The PCIe version of Gaudi 3 will have a thermal design power of 600 watts while the OAM version will go up to 900 watts with air cooling and up to 1.2 kilowatts with liquid cooling..

Gaudi 3 Scales To 1,024-Node Clusters

Intel has developed reference architectures for Gaudi 3 that start with a single node connecting eight chips and scale all the way to a 1,024-node cluster consisting of 8,192 chips.

These multi-node clusters are necessary for training large AI models faster and enabling lower latency and high throughput for the inferencing of such models.

Enabled by the OAM-compliant universal baseboard developed by Intel, the single node can achieve 14.7 petaflops of FP8 compute performance, and it sports 1,024 GB of memory and 8.4 TBps of networking bandwidth, according to Intel. A 64-node cluster brings that up to 940 petaflops, 65.4 TB of memory and 76.8 TBps of networking bandwidth.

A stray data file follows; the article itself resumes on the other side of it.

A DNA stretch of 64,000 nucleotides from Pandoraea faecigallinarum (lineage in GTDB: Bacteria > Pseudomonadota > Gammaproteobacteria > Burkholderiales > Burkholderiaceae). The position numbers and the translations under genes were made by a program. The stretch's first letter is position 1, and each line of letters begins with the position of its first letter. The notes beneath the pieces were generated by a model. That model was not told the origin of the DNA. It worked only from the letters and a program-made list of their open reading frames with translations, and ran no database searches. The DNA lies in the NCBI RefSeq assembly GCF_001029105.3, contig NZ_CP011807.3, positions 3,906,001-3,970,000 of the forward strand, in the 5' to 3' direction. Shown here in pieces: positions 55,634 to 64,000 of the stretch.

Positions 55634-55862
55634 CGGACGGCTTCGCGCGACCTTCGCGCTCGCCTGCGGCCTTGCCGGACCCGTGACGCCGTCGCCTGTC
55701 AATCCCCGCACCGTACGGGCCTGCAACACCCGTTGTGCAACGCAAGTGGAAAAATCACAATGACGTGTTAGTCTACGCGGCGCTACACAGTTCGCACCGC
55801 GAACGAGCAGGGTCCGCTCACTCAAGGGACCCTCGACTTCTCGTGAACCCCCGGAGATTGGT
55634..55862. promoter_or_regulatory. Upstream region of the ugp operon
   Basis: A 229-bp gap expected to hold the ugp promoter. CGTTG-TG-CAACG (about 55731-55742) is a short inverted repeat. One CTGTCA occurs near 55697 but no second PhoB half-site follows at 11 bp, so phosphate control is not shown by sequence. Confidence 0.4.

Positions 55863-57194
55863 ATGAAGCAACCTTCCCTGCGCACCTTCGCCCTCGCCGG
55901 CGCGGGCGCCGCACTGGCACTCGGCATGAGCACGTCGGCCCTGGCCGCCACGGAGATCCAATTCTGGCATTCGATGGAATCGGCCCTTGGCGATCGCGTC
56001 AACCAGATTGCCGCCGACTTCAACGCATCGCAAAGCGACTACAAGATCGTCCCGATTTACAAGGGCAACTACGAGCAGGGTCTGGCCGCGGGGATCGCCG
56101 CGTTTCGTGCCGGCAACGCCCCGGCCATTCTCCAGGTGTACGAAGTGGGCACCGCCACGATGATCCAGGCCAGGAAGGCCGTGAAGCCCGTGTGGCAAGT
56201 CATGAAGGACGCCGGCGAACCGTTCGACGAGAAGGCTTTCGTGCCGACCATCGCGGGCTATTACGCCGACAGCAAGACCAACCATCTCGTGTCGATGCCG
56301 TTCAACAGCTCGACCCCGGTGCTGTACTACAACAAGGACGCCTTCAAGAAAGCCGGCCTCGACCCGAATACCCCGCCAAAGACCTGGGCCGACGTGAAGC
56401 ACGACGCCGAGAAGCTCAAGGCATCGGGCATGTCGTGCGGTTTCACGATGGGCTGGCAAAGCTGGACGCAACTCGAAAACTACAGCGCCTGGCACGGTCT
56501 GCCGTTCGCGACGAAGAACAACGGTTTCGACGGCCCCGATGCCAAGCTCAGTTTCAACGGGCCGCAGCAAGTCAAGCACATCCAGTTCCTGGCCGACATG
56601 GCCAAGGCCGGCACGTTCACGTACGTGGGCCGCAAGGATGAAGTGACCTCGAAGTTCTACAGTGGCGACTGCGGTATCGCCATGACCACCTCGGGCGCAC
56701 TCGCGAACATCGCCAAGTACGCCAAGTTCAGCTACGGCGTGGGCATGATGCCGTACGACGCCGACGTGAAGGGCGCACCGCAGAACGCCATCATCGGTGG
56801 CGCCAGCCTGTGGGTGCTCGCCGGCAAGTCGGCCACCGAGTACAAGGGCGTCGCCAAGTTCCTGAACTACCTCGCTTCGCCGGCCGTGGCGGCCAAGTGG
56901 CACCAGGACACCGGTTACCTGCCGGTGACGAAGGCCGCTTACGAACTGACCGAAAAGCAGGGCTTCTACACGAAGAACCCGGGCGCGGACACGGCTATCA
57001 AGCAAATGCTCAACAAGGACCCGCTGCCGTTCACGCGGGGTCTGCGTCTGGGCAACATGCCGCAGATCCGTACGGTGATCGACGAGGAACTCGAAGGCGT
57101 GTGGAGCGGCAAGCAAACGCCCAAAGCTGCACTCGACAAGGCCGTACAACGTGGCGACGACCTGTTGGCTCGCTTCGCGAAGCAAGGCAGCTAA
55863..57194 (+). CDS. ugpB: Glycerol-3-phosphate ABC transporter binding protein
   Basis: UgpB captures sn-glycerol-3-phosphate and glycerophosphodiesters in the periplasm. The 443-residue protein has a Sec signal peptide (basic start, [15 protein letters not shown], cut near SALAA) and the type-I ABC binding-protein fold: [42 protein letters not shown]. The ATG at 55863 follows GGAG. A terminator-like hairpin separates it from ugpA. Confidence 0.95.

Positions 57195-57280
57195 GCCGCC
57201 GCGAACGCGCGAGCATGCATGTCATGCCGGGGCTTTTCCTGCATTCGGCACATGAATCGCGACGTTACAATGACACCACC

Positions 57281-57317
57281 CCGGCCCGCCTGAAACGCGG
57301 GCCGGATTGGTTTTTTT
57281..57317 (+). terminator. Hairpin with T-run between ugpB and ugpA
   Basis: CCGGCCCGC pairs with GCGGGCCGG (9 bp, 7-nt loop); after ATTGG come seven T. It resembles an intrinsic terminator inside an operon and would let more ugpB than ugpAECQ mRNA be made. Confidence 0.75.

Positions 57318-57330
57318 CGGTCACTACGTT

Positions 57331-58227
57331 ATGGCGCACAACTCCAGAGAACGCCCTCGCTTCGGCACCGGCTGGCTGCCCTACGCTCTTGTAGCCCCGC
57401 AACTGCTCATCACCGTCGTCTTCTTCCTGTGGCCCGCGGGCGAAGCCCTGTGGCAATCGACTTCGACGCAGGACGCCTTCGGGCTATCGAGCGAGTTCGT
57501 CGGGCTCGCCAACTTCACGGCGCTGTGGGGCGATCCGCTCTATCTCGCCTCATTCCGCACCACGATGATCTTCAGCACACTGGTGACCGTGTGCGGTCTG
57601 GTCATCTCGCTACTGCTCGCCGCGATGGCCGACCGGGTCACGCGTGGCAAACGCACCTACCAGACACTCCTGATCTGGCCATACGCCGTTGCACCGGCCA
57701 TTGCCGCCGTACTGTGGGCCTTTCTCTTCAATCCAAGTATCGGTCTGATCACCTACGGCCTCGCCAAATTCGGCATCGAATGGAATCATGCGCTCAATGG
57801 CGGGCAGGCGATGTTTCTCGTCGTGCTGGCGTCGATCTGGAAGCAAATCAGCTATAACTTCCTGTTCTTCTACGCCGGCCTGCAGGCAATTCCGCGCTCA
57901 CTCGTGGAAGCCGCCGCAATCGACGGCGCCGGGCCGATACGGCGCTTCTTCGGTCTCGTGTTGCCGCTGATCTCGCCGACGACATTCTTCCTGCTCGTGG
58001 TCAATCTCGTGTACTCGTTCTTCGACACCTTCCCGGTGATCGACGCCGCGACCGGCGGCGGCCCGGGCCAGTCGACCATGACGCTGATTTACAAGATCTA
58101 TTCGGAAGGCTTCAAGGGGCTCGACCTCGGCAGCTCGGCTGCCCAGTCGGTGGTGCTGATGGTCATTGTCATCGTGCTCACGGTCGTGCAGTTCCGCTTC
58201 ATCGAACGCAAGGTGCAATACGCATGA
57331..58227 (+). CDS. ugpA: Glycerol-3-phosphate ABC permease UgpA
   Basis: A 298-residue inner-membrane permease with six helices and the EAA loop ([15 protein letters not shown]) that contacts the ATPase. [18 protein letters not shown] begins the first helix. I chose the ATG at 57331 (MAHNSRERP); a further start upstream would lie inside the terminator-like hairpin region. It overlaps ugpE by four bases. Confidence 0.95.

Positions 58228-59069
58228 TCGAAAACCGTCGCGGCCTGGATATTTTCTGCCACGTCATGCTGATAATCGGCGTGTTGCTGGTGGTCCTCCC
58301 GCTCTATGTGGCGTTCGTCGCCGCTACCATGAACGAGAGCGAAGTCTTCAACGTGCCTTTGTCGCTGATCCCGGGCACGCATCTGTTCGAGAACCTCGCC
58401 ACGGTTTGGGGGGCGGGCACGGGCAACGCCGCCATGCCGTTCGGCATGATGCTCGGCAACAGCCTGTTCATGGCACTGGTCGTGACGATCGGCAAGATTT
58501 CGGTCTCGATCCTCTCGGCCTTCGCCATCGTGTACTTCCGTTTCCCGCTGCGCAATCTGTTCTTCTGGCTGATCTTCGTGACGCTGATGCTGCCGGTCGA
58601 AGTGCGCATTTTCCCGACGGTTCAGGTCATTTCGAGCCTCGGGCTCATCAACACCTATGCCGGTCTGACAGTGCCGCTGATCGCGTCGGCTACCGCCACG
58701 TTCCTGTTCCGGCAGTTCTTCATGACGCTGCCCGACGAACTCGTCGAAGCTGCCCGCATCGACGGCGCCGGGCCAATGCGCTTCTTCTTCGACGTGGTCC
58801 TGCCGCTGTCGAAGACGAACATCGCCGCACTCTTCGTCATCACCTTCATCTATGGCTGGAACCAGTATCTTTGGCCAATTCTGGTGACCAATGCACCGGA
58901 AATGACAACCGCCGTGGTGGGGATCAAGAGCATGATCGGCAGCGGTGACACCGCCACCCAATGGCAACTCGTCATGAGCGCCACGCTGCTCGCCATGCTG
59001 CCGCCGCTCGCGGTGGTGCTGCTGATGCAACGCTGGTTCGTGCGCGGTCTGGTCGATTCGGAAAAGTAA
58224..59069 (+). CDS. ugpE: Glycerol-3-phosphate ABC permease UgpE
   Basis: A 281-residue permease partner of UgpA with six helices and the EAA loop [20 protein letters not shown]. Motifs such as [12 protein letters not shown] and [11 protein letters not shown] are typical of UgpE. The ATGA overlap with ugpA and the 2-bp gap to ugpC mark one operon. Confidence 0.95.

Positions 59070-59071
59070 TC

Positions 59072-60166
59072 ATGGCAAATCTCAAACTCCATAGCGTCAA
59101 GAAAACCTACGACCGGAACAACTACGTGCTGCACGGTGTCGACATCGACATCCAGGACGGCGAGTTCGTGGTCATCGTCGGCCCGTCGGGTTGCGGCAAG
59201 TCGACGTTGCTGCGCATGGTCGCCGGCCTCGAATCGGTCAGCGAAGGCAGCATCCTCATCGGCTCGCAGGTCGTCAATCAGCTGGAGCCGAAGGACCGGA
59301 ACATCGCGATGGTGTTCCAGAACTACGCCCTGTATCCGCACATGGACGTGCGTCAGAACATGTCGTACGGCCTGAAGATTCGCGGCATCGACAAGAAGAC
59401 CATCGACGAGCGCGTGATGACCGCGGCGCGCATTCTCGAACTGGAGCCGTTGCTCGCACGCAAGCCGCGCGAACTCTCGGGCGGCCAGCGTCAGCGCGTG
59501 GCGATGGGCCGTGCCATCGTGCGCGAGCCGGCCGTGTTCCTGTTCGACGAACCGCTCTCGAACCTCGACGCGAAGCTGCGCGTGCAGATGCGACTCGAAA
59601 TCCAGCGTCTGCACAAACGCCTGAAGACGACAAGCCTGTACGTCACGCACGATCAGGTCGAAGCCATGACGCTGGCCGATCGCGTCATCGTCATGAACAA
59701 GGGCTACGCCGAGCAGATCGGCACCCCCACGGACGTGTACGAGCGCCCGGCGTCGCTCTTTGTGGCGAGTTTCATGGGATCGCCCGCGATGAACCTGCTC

Scaling to 512 nodes in a cluster provides 7.5 exaflops, 524.3 TB of memory capacity and 614 TBps of networking bandwidth. Bringing that to 1,24 nodes enables 15 exaflops, 1 PB of memory capacity and 1.2 PBps of network bandwidth.

“Using Ethernet as a standard interface and working across the ecosystem with our OEM partners, we literally are able to support customers building implementations of AI at any size,” Medina said.

Gaudi 3 Comparisons To H100, H200

Compared with Nvidia’s H100, Gaudi 3 enables 70 percent faster training time for the 13-billion-parameter Llama 2 model, 50 percent faster for the 7-billion-parameter Llama 2 model and 40 percent faster for the 175-billion-parameter GPT-3 model, according to Intel.

The chipmaker also compared Gaudi 3 to Nvidia’s H200, which significantly increases the HBM capacity to 141 GB from the H100’s 80 GB, higher than Gaudi 3’s 12-GB capacity.

For large language model inferencing, which Intel measured by tokens per second, it said Gaudi 3 is on par with the H200 for the 7B and 70B Llama models.